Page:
Bollywood and culture in an emerging India
Farhan Akhtar has now come to be associated with a particular kind of cinema – slick production values, quirky characters and smart writing. So when I went in to watch his latest production, “Karthik Calling Karthik”, I was expecting something similar. While I got to see the first two aspects, the third, and the most important was gravely missing.
The film, a thriller about a meek, submissive man called Karthik, whose life changes when he gets phone calls from an anonymous caller who also calls himself Karthik, starts off well, and is engaging enough, but for some bad writing and corny dialogues, which take away from the edge-of-the-seat thrill that a film like this should give you.
Akhtar plays Karthik Narayan, a mousy MBA grad who is bullied by pretty much everyone around him, including his tyrannical boss, and pesky landlord. He is secretly in love with Shonali Mukherjee (Deepika Padukone), who works in the same office, but is unable to muster up courage to talk to her, instead writing her an email everyday and then saving it in his drafts folder.
Fired from his job, and with no friends to turn to, Karthik is on the verge of suicide when one phone call changes everything. The caller always calls at 5 am and identifies himself as Karthik. He instils confidences in Karthik, exhorting him to set his life right. After the initial apprehension, Karthik actually looks forward to the calls, and egged on by the mysterious caller, sets about reclaiming his life.
Suparn Varma’s “Acid Factory”, which releases in cinemas this week has a unique feature — that of having the biggest ensemble of bad actors on a single screen.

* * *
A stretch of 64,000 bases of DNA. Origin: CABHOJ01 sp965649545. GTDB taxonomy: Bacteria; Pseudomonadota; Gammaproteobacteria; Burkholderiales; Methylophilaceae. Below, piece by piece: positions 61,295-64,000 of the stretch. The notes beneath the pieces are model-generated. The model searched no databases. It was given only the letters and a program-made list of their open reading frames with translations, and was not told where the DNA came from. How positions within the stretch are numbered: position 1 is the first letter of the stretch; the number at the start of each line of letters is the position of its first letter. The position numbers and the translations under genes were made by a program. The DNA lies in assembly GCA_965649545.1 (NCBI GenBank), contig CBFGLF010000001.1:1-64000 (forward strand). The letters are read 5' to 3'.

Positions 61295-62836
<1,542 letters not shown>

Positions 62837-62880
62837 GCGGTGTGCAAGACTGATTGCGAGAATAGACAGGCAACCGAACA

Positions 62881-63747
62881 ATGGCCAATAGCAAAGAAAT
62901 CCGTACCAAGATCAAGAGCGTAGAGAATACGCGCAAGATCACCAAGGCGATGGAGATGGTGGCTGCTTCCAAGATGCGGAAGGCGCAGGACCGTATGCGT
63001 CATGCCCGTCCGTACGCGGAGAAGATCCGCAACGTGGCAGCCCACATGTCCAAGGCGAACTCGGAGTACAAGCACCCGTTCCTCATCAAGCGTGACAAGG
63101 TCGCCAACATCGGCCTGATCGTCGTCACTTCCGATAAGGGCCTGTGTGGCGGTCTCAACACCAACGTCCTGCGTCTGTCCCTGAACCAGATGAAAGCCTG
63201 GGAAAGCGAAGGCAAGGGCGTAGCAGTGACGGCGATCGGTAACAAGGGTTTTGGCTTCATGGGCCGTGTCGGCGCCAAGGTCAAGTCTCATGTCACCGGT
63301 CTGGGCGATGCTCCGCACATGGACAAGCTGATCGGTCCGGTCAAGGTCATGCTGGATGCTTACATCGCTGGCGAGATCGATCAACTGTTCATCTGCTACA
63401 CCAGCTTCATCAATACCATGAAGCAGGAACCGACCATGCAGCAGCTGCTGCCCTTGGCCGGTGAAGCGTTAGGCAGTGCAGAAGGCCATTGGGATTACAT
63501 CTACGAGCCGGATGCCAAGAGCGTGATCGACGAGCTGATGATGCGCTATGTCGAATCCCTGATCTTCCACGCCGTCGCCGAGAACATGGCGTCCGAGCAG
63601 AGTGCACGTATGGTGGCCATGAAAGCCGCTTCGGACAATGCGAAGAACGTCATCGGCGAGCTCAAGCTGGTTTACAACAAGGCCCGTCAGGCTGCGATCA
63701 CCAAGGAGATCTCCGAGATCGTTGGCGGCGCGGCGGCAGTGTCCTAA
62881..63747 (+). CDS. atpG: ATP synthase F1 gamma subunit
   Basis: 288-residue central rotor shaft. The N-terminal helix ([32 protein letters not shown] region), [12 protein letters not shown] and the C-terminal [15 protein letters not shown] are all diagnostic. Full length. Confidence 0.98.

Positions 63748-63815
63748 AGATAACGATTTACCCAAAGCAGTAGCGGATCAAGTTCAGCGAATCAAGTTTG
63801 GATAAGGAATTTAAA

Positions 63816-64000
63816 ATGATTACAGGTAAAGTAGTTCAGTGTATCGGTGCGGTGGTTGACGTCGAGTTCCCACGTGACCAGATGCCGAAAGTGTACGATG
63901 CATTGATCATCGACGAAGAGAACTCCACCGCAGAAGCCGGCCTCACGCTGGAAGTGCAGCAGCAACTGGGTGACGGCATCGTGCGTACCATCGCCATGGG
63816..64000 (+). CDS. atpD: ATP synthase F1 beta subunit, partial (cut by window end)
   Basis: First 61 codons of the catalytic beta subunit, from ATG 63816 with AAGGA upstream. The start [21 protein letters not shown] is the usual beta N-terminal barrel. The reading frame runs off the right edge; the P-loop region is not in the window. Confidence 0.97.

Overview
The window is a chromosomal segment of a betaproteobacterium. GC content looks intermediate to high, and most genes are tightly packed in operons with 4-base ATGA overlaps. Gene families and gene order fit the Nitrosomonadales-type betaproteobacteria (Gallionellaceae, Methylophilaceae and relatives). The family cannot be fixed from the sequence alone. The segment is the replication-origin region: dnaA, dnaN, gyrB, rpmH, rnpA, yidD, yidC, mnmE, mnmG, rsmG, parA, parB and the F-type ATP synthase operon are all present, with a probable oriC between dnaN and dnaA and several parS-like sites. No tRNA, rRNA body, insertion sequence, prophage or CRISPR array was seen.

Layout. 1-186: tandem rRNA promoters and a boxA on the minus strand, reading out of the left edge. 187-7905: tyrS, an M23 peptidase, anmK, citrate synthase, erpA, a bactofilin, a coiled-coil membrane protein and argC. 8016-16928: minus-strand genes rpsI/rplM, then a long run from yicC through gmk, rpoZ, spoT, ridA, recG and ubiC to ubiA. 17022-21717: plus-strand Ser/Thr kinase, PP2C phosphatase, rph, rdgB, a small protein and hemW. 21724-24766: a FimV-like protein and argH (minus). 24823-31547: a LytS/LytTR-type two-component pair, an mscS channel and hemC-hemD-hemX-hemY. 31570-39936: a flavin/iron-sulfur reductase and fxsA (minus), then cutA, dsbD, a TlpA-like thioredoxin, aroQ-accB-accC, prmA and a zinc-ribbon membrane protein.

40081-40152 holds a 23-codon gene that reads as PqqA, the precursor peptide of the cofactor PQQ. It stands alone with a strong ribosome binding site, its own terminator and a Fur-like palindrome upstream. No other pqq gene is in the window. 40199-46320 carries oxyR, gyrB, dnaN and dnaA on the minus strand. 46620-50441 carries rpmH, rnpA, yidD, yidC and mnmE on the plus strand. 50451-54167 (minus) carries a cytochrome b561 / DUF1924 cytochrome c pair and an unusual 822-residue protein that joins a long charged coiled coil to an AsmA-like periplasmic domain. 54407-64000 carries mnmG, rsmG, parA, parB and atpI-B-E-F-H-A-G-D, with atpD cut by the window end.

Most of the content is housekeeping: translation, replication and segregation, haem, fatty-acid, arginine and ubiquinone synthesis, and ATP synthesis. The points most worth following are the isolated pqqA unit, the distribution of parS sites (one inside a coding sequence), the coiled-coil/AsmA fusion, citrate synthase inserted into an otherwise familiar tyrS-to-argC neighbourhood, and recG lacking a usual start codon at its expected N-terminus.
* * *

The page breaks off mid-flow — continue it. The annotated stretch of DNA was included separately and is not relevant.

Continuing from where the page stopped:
Fardeen Khan, Aftab Shivdasani, Dino Morea, Dia Mirza, Danny Denzongpa and even the usually dependable Manoj Bajpai put in such atrociously bad performances that you wonder how they got away with it.
In spite of an interesting storyline and a reasonable screen time, you are never hooked to the events on screen, and even during the climax of the film, I was tempted to whip out my mobile and recheck my messages for the day — they would have provided far more entertainment.
Fardeen Khan plays Romeo, a cop who has “applied for an undercover assignment” (didn’t know that happened) to uncover dreaded don Kaiser (Irrfan Khan).
There are films that grab you instantly and don’t let you go till the credits roll. There are those that start off on a great note but lose the plot midway. And then there are those which don’t start off on a good note, nor do they end on one.
Nagesh Kukunoor’s “Tasveer” falls in the third category. The film starts off at a sluggish pace, but by the time the second half rolls in, it graduates into a half-decent thriller and you start to think that Kukunoor may be on to something after all. You are wrong. But we will get to that in a bit.